Save the file and close it. A new file will open, with the commit message to use for this new commit. After saving and closing it, the git rebase command will finish and the commits were quashed into one commit. Note that the hash for the squashed commit is brand new.

We have, however, only rebased on top of fc7be40. Not on top of origin/master.

Run git log again to see what it looks like:

$ git log --graph --decorate --pretty=oneline --abbrev-commit

* 65d6e04 (HEAD -> add-post-on-git-gotchas) Create post
* fc7be40 (origin/master, origin/HEAD, master) Update
* 8213989 Fix tags
* 350bb6c Add post on git
* b3fcc7d Rename post

Now you will have to push this to your private branch using git push --force, because you have effectively a completely new branch here, which you need to replace the old one with.

You can now go ahead with a git rebase master to rebase the squashed commit on top of master, which is hopefully a bit easier to handle now.

Step 2. Removing files from a commit

If you for some reason still have a very complex conflict to solve, you can completely remove files from your commit which will allow you to rebase without major issues.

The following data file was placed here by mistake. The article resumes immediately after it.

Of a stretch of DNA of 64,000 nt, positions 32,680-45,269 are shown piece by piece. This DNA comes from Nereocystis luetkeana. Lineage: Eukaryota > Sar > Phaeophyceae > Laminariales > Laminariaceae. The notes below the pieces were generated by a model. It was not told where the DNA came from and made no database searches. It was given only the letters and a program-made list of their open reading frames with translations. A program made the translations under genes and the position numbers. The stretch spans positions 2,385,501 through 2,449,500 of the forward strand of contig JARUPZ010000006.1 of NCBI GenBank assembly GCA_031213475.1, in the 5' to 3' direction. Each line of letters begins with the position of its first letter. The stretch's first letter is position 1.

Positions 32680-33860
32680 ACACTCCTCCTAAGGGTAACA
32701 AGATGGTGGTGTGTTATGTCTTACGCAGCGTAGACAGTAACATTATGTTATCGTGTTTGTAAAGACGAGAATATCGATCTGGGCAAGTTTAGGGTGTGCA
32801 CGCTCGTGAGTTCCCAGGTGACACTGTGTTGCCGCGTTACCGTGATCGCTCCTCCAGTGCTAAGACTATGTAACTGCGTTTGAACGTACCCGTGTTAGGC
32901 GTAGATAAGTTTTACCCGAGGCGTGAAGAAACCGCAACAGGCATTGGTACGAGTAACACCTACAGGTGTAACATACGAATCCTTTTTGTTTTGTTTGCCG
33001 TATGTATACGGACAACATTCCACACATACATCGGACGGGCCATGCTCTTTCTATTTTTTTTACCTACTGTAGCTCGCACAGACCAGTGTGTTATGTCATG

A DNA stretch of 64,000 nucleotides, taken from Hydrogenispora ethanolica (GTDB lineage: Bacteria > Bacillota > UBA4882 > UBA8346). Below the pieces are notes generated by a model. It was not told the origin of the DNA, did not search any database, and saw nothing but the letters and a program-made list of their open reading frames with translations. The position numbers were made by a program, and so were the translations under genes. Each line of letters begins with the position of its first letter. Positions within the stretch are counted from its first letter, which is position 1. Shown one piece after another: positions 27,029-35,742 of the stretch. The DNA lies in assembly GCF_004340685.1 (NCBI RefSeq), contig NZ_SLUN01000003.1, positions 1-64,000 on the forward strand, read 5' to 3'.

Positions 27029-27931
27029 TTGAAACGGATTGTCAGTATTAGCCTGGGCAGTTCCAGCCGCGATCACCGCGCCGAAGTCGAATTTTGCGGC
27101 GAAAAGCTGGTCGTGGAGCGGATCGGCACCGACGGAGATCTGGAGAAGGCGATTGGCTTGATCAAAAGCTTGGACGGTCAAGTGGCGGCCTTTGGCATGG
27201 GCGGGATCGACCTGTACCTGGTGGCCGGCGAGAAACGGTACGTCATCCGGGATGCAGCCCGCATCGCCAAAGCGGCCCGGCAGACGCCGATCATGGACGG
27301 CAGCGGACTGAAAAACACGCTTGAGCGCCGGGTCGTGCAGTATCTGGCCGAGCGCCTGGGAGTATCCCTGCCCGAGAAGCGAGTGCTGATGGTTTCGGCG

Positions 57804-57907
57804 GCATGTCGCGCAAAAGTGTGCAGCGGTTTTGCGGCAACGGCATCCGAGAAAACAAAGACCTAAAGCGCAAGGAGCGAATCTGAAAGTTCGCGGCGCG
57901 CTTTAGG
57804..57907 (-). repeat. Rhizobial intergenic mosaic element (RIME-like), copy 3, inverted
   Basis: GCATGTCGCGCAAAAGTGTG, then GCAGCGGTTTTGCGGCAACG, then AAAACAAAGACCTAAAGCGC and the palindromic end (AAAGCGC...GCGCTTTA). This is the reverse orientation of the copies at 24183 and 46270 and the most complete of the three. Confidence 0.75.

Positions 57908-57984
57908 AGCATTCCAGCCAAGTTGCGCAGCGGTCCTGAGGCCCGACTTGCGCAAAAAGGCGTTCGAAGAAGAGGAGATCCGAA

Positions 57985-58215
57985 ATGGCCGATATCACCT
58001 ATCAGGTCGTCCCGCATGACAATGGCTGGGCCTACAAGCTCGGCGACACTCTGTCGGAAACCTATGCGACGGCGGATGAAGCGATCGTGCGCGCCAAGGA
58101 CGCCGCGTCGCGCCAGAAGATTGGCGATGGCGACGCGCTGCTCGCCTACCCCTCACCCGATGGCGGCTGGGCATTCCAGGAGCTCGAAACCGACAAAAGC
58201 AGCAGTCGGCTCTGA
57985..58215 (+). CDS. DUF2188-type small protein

Begin by resetting the branch to sit at where you originally started your branch, but keep all your changes as staged files. Taking the previous example, I will reset to fc7be40 (origin/master, origin/HEAD, master) Update

$ git reset --soft fc7be40

Now you can carefully unstage the changes which are giving you a hard time. In my case I will take Poetry’s lockfile (poetry.lock) as an example:

$ git reset HEAD poetry.lock

Repeat this for all files you wish to unstage from your commit.

I will then re-create my original commit from all the files which are staged:

$ git commit -m "Create post"

Step 3. Perform the rebase

Now, the rebase is hopefully a lot easier to manage:

$ git rebase master

Sort out any conflicts with git rebase --continue or git rebase --skip, like usual…

Then finally, when the rebase is completed, add the file changes back in which were to complicated to solve previously with e.g. git add <file> and finally a git commit --amend if you want to amend the final changes to the previous commit.

To push the final result, you must perform a git push --force since you have changed the conents of your branch to such an extent that you effectively are looking at a brand new branch (but with the same name as before).